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    ABSTRACT: Objectives: To identify elements that are integral to high-quality practice and determine considerations relating to high-quality practice organisation in primary care. Study design: A narrative systematic review of published and grey literature. Data sources: Electronic databases (PubMed, CINAHL, the Cochrane Library, Embase, Emerald Insight, PsycInfo, the Primary Health Care Research and Information Service website, Google Scholar) were searched in November 2013 and used to identify articles published in English from 2002 to 2013. Reference lists of included articles were searched for relevant unpublished articles and reports. Data synthesis: Data were configured at the study level to allow for the inclusion of findings from a broad range of study types. Ten elements were most often included in the existing organisational assessment tools. A further three elements were identified from an inductive thematic analysis of descriptive articles, and were noted as important considerations in effective quality improvement in primary care settings. Conclusion: Although there are some validated tools available to primary care that identify and build quality, most are single-strategy approaches developed outside health care settings. There are currently no validated organisational improvement tools, designed specifically for primary health care, which combine all elements of practice improvement and whose use does not require extensive external facilitation.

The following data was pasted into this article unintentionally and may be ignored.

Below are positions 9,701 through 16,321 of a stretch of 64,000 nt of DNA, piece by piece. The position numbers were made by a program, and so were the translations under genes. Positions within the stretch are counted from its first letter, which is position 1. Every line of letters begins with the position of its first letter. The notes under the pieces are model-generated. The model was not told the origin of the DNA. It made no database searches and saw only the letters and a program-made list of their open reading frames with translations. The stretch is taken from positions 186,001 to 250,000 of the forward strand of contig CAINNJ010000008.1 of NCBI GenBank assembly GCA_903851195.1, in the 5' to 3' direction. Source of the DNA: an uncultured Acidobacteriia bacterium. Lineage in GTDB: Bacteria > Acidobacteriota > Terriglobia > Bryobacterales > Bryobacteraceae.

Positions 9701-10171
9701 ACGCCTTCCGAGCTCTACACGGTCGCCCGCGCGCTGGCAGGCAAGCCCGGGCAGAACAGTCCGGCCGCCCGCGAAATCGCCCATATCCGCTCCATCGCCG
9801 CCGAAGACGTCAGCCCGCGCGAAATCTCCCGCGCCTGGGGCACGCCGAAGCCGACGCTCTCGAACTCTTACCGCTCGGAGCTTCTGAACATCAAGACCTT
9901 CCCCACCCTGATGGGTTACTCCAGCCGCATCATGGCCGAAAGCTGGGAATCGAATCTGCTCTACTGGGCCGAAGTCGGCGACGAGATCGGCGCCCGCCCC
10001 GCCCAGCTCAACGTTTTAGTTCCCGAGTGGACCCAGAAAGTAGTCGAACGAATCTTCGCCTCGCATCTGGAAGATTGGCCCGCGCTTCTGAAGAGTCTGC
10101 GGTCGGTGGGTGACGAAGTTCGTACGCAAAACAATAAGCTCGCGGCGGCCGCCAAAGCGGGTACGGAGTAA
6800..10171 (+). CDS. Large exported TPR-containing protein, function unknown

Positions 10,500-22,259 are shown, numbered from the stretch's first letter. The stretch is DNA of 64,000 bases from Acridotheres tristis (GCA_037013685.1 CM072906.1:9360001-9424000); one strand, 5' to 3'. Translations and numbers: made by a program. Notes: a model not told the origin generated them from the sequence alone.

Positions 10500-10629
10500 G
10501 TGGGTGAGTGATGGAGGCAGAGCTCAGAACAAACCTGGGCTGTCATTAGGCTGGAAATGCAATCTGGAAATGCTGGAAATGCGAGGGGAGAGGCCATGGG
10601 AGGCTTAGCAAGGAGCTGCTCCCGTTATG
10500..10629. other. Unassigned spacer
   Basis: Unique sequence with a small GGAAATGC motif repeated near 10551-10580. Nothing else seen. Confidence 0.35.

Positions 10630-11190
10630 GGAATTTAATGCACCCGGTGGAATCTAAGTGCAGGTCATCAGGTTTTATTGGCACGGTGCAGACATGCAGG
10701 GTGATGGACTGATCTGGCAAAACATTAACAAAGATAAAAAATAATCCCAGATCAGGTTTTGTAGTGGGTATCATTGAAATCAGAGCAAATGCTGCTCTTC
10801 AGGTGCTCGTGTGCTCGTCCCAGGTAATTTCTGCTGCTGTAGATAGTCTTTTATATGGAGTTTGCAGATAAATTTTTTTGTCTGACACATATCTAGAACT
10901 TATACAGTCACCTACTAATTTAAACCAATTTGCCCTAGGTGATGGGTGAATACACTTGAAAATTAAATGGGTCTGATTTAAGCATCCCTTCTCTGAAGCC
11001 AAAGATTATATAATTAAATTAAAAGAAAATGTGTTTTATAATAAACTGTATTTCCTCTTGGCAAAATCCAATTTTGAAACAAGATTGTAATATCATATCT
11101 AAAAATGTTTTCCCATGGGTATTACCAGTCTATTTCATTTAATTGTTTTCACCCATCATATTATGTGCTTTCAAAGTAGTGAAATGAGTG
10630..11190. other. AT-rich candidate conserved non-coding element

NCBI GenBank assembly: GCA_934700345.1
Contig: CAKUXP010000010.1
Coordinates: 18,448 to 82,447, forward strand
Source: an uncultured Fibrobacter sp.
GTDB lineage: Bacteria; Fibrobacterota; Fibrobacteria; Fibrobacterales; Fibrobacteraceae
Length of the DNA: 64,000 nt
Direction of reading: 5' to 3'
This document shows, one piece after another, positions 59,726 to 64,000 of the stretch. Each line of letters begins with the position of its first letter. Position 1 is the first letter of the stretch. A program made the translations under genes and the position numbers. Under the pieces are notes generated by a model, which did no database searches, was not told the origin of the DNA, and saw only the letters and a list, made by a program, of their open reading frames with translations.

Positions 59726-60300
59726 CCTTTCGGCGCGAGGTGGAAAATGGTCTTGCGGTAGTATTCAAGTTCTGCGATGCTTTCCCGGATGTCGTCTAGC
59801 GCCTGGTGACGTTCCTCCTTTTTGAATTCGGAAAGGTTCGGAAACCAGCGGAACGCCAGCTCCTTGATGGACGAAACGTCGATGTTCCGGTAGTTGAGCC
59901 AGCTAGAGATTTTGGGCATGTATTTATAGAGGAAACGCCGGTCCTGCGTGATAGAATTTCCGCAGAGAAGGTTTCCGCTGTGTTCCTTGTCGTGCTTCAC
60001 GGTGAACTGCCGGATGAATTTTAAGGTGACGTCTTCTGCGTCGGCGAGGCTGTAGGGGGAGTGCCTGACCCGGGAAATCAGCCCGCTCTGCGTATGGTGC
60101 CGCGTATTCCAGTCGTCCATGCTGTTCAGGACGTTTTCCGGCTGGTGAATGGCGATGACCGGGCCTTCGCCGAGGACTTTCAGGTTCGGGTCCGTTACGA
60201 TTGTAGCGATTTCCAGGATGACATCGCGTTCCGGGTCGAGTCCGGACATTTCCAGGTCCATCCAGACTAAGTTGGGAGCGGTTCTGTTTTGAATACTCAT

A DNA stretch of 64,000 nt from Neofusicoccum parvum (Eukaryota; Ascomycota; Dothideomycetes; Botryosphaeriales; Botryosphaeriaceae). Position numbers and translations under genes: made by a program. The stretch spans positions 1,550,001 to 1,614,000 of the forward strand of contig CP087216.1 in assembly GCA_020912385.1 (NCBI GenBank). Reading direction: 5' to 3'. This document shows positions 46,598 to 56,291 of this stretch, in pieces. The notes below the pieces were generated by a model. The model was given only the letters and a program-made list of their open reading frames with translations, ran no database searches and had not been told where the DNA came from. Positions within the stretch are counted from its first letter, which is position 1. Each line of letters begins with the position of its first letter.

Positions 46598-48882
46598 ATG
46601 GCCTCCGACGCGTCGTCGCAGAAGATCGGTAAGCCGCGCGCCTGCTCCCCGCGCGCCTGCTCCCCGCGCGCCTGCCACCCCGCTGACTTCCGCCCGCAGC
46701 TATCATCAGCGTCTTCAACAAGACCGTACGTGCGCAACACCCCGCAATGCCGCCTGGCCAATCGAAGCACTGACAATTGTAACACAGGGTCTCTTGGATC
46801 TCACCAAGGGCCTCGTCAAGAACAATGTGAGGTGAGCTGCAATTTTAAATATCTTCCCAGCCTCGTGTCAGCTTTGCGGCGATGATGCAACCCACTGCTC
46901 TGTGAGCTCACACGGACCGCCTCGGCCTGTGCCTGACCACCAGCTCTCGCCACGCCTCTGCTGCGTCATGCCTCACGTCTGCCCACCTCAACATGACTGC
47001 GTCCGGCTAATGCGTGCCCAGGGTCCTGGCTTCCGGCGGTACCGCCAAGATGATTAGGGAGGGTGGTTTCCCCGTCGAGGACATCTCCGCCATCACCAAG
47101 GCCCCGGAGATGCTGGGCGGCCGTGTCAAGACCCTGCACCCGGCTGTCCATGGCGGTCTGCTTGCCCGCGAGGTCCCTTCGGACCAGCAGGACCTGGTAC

The Medical journal of Australia 07/2014; 201(3):S47-51. DOI:10.5694/mja14.00305 · 3.79 Impact Factor